I hadn’t given a lot of thought to the career of Ethan Hawke. Then I read this morning’s profile in the New York Times.
It seems Hawke’s work had been routinely and harshly criticized for years. Now, it seems he’s receiving more than his share of respect and even acclaim.
How? By doing the work he felt he needed to do. By shunning the words of critics. By persisting in the face of all obstacles. By recognizing that his actions themselves were just reward. By admitting that he might not receive recognition in this lifetime.
These lessons are hard to reconcile with the current obsession with fast and easy fame. At best, they offer some salve in the face of unrelenting online attacks against those who dare to think and act differently.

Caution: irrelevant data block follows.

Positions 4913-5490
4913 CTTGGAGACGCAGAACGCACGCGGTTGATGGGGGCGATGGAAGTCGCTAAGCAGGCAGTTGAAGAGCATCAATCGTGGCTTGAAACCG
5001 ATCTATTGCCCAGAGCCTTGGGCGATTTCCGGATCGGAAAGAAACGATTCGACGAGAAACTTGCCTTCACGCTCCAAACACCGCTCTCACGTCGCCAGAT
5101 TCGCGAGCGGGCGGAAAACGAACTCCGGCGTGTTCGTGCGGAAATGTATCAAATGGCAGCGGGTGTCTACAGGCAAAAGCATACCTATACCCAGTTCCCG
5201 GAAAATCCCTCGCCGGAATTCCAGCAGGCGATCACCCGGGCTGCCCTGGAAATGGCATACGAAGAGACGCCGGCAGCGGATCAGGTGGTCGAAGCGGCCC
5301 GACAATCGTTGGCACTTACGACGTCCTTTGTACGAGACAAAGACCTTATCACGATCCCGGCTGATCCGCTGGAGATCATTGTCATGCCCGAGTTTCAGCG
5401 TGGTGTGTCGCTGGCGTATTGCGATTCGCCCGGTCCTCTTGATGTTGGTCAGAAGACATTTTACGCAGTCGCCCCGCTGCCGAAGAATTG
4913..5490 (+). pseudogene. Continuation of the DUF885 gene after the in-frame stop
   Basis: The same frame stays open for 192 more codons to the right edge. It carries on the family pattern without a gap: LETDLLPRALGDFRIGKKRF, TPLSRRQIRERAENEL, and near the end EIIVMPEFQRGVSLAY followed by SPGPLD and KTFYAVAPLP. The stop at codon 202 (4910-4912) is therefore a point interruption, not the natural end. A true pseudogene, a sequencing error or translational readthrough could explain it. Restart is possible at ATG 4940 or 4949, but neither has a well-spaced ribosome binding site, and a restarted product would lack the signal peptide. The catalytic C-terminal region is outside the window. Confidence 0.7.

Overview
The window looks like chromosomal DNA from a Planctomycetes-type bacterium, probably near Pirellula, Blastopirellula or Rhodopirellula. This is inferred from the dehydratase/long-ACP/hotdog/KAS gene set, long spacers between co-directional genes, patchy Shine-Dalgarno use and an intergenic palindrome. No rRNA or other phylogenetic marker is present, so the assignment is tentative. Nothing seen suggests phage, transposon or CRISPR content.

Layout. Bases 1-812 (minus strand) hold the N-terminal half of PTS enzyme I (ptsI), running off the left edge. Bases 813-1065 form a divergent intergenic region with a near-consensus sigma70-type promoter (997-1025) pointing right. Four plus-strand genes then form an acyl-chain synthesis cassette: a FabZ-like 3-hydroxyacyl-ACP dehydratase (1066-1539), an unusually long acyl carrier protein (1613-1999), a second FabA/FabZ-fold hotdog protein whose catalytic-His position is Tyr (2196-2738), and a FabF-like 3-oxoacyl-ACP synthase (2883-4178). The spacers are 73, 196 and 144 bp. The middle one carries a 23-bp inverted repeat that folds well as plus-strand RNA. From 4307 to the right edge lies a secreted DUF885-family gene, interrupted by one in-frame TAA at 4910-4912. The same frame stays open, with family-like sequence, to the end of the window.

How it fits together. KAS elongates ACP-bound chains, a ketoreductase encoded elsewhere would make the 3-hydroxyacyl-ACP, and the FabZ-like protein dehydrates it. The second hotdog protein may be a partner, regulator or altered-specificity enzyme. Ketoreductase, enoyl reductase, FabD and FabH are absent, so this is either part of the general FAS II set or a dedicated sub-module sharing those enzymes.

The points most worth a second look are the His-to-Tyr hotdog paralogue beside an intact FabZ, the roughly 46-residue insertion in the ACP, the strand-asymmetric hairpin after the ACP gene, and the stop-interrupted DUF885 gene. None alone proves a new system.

His story in particular challenges my own obsession with criticism. I may receive overwhelmingly positive feedback on a project. Still, I latch on to negative comments. I do so with a ferocity that seems irrational. That tendency clouds the inner voice that inspires my action. It gets in the way of my personal and professional growth.
What a great ideal Ethan Hawke's career offers. He has taken his life and work seriously, what others say be damned. I don’t know how he did it; he just did. And he’s a role model for any of us grappling with doubts and a world seemingly hostile to our best efforts.
Take yourself seriously. Just do the work you were meant to do.
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